Let’s Talk About it Oklahoma – LTAIO


Let’s Talk About it Oklahoma (LTAIO)

The Forth book in the Series is: “Points of View: An Anthology of Short Stories” edited by James Moffett and Kenneth McElheny

April 30th at 6pm at Stacy’s Place, 113 W Harrison Ave, Guthrie, OK 73044

The three stories being read are “The Stone Boy,” by Gina Berriault “A & P,” by John Updike “The Five-Forty-Eight,” by John Cheever. These three stories involve “making choices,” crystallized by a single fateful event, the consequences of which may not be fully resolved by story’s end. Such is the form of the contemporary story—to be finished in the reader’s own imagination. Further, the stories are studies in contrasts. Each narrator is at a different stage in life (childhood, adolescence, midlife crisis), in a different location (rural, suburban, big-city), and at a different economic level (living on a farm, working in a store, and working in a white-collar job).

“The Stone Boy” recounts a tale of two young brothers, Arnold and Eugie, involved in a shooting accident while they are picking peas for their mother. After his rifle discharges, killing Eugie, Arnold continues to gather peas, then returns home to announce calmly, “Eugie’s dead.” The reader is left to judge the boy, the consequences of his actions, and his choice to withhold his feelings from his parents. We see there will be no psychiatrist, as in Ordinary People, to help Arnold and his family to communicate. No one knows how to share Arnold’s grief, and the story offers no signposts, other than everyday chores which need to be done, life which must continue.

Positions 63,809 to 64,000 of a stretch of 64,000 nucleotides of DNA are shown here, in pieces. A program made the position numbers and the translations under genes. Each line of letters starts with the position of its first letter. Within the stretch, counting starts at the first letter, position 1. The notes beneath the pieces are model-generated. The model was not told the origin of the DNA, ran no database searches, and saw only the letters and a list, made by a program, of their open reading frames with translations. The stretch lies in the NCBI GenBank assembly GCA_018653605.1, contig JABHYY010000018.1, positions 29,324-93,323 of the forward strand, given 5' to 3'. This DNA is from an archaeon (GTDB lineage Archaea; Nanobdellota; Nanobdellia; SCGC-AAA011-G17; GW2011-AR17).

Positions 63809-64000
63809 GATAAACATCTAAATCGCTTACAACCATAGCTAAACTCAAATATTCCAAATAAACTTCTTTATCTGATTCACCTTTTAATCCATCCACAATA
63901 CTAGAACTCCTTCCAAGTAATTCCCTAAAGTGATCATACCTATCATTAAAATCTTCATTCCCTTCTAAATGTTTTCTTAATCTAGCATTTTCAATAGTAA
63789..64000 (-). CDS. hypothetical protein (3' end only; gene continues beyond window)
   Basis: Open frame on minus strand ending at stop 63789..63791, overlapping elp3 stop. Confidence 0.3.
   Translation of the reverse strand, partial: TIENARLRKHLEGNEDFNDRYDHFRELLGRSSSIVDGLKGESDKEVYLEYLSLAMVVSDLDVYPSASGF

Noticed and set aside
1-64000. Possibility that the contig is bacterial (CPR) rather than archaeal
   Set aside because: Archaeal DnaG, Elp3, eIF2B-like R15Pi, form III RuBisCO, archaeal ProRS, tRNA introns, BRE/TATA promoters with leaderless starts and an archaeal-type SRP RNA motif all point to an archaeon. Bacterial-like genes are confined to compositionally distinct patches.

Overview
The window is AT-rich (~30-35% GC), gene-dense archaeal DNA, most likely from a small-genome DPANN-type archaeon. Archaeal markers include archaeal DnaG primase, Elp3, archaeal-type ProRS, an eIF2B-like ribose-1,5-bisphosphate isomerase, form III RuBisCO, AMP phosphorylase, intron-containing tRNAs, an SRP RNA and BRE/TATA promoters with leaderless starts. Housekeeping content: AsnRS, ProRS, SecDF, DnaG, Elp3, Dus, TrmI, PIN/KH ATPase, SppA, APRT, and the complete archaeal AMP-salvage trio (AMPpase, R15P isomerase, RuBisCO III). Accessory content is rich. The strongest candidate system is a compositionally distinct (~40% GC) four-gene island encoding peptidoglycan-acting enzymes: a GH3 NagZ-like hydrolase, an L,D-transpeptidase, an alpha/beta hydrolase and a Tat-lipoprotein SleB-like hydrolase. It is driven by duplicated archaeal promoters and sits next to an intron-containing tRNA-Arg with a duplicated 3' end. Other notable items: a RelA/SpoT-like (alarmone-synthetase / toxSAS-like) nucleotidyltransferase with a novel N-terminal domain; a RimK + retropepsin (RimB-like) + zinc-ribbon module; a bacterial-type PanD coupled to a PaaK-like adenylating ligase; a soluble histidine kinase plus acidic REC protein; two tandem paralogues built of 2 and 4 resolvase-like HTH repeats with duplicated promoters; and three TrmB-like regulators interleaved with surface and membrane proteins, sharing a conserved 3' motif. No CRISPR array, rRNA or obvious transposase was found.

Updike’s “A & P” depicts a rite of passage as 19-year-old Sammy tells of a crisis in his job as cashier at the A & P. Because of a decision by the self-righteous manager to banish three scantily clad girls from the store, Sammy, in one grand gesture, resigns. No one cares. Sammy rejects the ugliness of the A & P, but with humor and irony, Updike shows the dangers of idealism. Though his family is not present in the story, Sammy realizes he will have to account to them for his behavior. The girls trigger an action that is irreversible, leaving Sammy with the painful knowledge of “how hard the world was going to be to me hereafter.”

In Cheever’s “Five-Forty-Eight,” we ride with Blake, a middle-aged man, on his suburban train to disquietude. His is being pursued by a Miss Dent, whom he knows. Afraid, he’s sure that she plans violence, yet he tells us he’s an “insignificant man” whose briefcase holds no secrets. Gradually we learn he does have secrets, as he muses upon his loveless marriage, his adultery, his unhappy children. The latent danger he fears appears at last to seek revenge on his mean spirit, and we ponder Miss Dent’s surprising choice of action. In the last scene, she renders a lesson to one who exploits others. But will the incident make a difference in Blake’s behavior?

New comer Dr Nathan Shank will be presenting. Pick up you copy at the front desk.